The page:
I'm wondering if I'm still on the correct path. I check the notes scrawled on my notepad and realize I've passed all the landmarks, opened the gate to the ranch and subsequently shut said gate, but it seems like I should be seeing something by now, so I keep driving, kicking up a trail of dust in my wake so thick the scene in the rearview mirror is just a haze of brown.
Then I see one in the distance behind a fence. It's a white buffalo... and another white buffalo. My hosts have asked that I come up to the house before we see these rare animals. It's tough not to linger, but I oblige, heading up to a ranch house where I meet Cynthia Hart-Button, the president of the nonprofit Sacred World Peace Alliance.
Cynthia, 58, is wearing a Pendleton wool cowboy hat and a vest made from buffalo hide when she emerges from the house, followed closely by a pair of dogs. Inside, she introduces me to her husband, Charles Button, a towering yet constantly smiling man with long straight hair, who stirs a crockpot that from the smell of it must contain something spicy. Charles, an accomplished musician and producer who has his own studio on the property, extends his hands and grasps me by the palm, and then I realize he's put something in my hand. It's white buffalo hair.
"We've handed that to a bunch of military guys and as far as we know, they've all come back," says Cynthia with a smile, then goes on to reference the mystic powers the Native Americans attributed to these rare animals.
In a few minutes, I'll see the 14 white bison (and three brown bison) that the couple - through Sacred World Peace Alliance - are charged with caring for. Cynthia says that these are 14 of the 50 or so white bison known to exist in the world, but as of now, there's little chance anyone will see them out at this remote (to put it mildly) spot that's secluded from public view. In the coming years, Cynthia hopes to change that.
"We're looking for a solution and right now and that's to produce a sanctuary where we can have the younger animals there and also have an educational component for the public," she says, adding that the group is open to working with collaborators.
Currently, they're trying to manage the operating costs with donations and the revenue from the peanuts, calendars and buffalo-hair blankets they sell on their website. The fencing alone cost the organization more than $35,000 and the amount of food the animals consume is a cost to consider in and of itself. The couple and the buffalo have been in Bend for about a year and a half now, having moved the animals all the way from near the Grand Canyon. They've been caring for the expanding herd since 2000.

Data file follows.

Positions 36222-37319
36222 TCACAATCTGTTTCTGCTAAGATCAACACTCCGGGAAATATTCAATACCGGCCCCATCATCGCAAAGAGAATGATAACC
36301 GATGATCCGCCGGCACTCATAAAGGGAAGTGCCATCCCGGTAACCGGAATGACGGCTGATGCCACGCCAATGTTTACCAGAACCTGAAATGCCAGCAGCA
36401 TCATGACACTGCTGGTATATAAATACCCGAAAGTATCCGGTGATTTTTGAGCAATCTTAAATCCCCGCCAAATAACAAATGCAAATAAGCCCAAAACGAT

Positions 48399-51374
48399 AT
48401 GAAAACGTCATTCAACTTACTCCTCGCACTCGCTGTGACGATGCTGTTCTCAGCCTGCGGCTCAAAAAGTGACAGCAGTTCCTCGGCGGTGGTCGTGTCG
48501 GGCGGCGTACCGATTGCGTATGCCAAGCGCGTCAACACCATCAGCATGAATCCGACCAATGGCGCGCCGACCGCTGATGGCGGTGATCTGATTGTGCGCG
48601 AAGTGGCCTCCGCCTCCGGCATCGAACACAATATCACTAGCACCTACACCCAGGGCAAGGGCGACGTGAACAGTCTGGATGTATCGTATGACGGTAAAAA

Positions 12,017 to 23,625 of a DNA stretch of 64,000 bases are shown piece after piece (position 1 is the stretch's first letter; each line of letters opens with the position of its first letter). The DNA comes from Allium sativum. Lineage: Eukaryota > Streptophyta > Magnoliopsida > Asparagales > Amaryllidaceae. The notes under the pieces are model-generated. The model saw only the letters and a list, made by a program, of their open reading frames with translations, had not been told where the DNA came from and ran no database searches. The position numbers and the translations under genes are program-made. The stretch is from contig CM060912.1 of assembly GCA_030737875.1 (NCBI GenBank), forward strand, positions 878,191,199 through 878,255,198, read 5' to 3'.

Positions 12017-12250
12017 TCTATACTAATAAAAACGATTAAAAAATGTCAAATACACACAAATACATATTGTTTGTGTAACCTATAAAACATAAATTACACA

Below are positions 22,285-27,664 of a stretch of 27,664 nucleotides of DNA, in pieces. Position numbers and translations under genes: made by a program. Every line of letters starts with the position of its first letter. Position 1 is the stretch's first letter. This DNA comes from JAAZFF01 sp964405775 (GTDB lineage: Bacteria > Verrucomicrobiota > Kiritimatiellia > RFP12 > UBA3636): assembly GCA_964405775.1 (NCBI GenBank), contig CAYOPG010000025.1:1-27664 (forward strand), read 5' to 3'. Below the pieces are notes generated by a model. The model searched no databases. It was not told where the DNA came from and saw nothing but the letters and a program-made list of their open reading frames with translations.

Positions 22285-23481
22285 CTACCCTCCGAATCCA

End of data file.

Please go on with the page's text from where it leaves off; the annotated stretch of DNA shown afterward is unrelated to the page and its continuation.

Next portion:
We head down to the pens where the older animals are cordoned off in pairs and some of the newest additions to the herd (three calves born in May) and the females are housed in a nearby pen. First, though, we stop at a nature wheel - a series of circular rock formations near the couple's house - where Cynthia says a prayer in Lakota and then asks me to add a rock to the center, which I do, as she tells me about how she's been working with animals since she was a young child and how, more than 20 years ago, her father told her of her future with white bison.
"My father said on his death bed in 1988 that I'd be taking care of white buffalo," she says, almost matter-of-factly. She works as a spiritual counselor and psychic, and says she's a distant relative of Buffalo Bill. She's full of anecdotes like this and like the buffalo in her care, is a bit of a mystical creature herself.
We make it down to the pens and I get a glimpse of Arizona Spirit, one of the males born to Miracle Moon - the original white buffalo in the line - and I realize how utterly enormous these animals are. As he heads to the electrified fence to take a treat out of Charles' hand, I can feel the vibrations of his footfalls and finally understand why Cynthia had given me some in-depth instructions about how to interact with the bison. Considering Arizona weighs north of a ton, it makes sense that Cynthia doesn't want visitors like myself to aggravate him. I take a step back.
Farther on down the line of pens, I'm introduced to Big Momma, a brown bison that has given birth to many of these white buffalo. Cynthia believes that Big Momma may hold the secret to the white buffalo phenomenon and if she mates with the current brown buffalo she's penned up with, Cynthia will have isolated the genetic pattern that yields a white buffalo. She says she is one of the only people studying white buffalo at the moment.
These animals are docile, but respond well to the Buttons, acting somewhat like oversized dairy cows in their presence, but it only takes an innocent lean too close to the fence line for me to be reminded by Hart-Button that we're dealing with some powerful animals. I'm politely asked to move back a bit. I put down my camera and do so immediately.
As we head back to the house, Charles riding ahead on an ATV, it's clear that this is a labor of love for this couple. In the 18 or so months they've been on the ranch, Cynthia says she's only been able to leave the ranch a handful of times, given that the buffalo need constant supervision. Still, she and her husband are hopeful for the future of these animals they've spent so much of the last decade protecting.
After an hour, I get back in my truck, my white buffalo hair tucked away in my wallet where it remains. I stop at the bottom of the hill and take one last look at the white buffalo as they saunter through their respective pens, kicking up dust into the unseasonably warm December afternoon. It occurs to me, again like those visitors to Jurrasic Park, that I've seen something only a few others have laid eyes on. And that's oddly sad.
To learn more about Bend's white buffalo, visit the Sacred World Peace Alliance at sacredwhitebuffalo.org.